"[Lot of 2] General Chart of the Coast No. X Straits of Florida [and] Atlantic Coast of the United States… Sheet No. IV Mosquito Inlet to Key West", U.S. Coast Survey
Subject: Florida and Bahamas
Period: 1863-68 (dated)
Color: Black & White
The Office of Coast Survey is the oldest U.S. scientific organization, dating from 1807 when Congress directed that a "survey of the coast" be carried out. By 1836, it was called the U.S. Coast Survey and in 1878, the name was changed to the U.S. Coast and Geodetic Survey. Today the Office of Coast Survey is a division of the National Oceanic and Atmospheric Administration NOAA.
The survey teams, composed of civilians as well as Army and Naval officers, charted the nation's waterways and produced a wide array of reports, survey charts, hydrographic studies of tides and currents, astronomical studies and observations, and coastal pilots. These charts are an important record of the changing nature of the nation's coastlines. In additional to coastal charts, the U.S. Coast and Geodetic Survey produced land sketches, Civil War battle maps, and the early aeronautical charts.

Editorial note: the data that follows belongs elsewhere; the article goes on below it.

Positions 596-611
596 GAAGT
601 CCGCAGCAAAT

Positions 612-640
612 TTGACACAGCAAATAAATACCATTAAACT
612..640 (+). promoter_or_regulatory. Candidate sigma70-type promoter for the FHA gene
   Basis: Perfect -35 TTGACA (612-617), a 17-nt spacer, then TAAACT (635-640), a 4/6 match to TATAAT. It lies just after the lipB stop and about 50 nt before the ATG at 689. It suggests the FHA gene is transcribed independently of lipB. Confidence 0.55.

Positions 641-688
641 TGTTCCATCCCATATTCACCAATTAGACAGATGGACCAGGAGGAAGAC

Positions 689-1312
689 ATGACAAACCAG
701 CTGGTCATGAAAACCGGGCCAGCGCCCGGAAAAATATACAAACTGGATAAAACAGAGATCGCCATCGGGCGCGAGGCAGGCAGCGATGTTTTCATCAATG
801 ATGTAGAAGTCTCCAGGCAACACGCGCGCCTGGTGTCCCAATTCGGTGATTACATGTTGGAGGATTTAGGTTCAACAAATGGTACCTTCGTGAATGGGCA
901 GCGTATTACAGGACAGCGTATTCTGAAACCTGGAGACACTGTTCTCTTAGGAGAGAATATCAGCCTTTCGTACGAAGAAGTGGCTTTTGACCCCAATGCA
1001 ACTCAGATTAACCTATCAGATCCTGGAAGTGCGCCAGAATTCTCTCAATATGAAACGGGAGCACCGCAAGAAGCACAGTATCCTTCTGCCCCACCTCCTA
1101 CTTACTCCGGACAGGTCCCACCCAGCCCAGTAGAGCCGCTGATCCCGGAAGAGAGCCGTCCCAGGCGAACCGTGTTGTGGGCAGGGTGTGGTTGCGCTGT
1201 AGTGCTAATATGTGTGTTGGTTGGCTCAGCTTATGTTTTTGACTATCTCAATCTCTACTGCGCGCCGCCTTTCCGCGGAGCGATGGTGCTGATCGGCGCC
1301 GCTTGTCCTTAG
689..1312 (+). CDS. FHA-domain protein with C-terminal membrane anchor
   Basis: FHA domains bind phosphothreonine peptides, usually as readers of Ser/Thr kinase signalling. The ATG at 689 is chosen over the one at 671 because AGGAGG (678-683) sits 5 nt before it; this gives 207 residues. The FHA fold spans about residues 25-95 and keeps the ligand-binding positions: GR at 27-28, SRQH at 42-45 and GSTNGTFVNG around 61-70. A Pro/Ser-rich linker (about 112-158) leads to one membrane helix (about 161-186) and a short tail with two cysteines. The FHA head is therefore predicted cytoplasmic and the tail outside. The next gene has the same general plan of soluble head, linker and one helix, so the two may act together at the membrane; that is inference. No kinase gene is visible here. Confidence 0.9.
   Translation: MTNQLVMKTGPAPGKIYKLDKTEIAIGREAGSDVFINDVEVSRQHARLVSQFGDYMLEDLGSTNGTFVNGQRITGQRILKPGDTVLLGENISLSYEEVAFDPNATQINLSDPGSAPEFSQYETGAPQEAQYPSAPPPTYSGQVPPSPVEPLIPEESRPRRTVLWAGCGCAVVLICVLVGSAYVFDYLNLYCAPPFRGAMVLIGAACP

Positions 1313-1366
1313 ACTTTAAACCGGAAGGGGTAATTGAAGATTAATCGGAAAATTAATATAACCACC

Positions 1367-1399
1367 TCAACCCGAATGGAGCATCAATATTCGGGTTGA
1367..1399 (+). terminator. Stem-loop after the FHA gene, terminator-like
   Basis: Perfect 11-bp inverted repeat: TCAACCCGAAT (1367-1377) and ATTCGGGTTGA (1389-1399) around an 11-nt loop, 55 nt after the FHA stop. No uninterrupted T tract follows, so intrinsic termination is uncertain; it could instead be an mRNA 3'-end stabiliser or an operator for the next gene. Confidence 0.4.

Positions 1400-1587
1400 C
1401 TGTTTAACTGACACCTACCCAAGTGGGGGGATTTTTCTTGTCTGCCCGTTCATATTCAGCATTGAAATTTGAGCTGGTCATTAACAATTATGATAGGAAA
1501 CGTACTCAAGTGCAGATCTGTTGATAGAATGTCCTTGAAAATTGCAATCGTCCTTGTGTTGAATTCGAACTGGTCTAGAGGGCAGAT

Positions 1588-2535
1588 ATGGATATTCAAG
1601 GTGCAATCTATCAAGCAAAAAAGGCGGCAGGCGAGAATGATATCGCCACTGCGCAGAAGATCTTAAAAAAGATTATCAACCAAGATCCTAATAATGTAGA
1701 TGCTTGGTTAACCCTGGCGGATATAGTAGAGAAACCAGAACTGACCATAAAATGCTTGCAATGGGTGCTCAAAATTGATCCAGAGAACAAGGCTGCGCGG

1) General Chart of the Coast No. X Straits of Florida, 1868 (40.5 x 31.5"). Chart centered on the southern tip of Florida; from Key Biscayne and the Miami River in the north to Dry Tortuga in the west, Havana to the south and the Bahama Bank in the east. Details include a table of lighthouses, tides, remarks, soundings.
2) Atlantic Coast of the United States… Sheet No. IV Mosquito Inlet to Key West, 1863 (27 x 24"). Detailed map of the southern tip of Florida, the Florida Keys, and the Bahamas. The map includes soundings, notes and sailing directions and extends to include a bit of the northern part of Cuba and Havana.
Lightly toned on folds with some fold separations, some with archival tape repairs. #2 has a small paper loss on a fold intersection.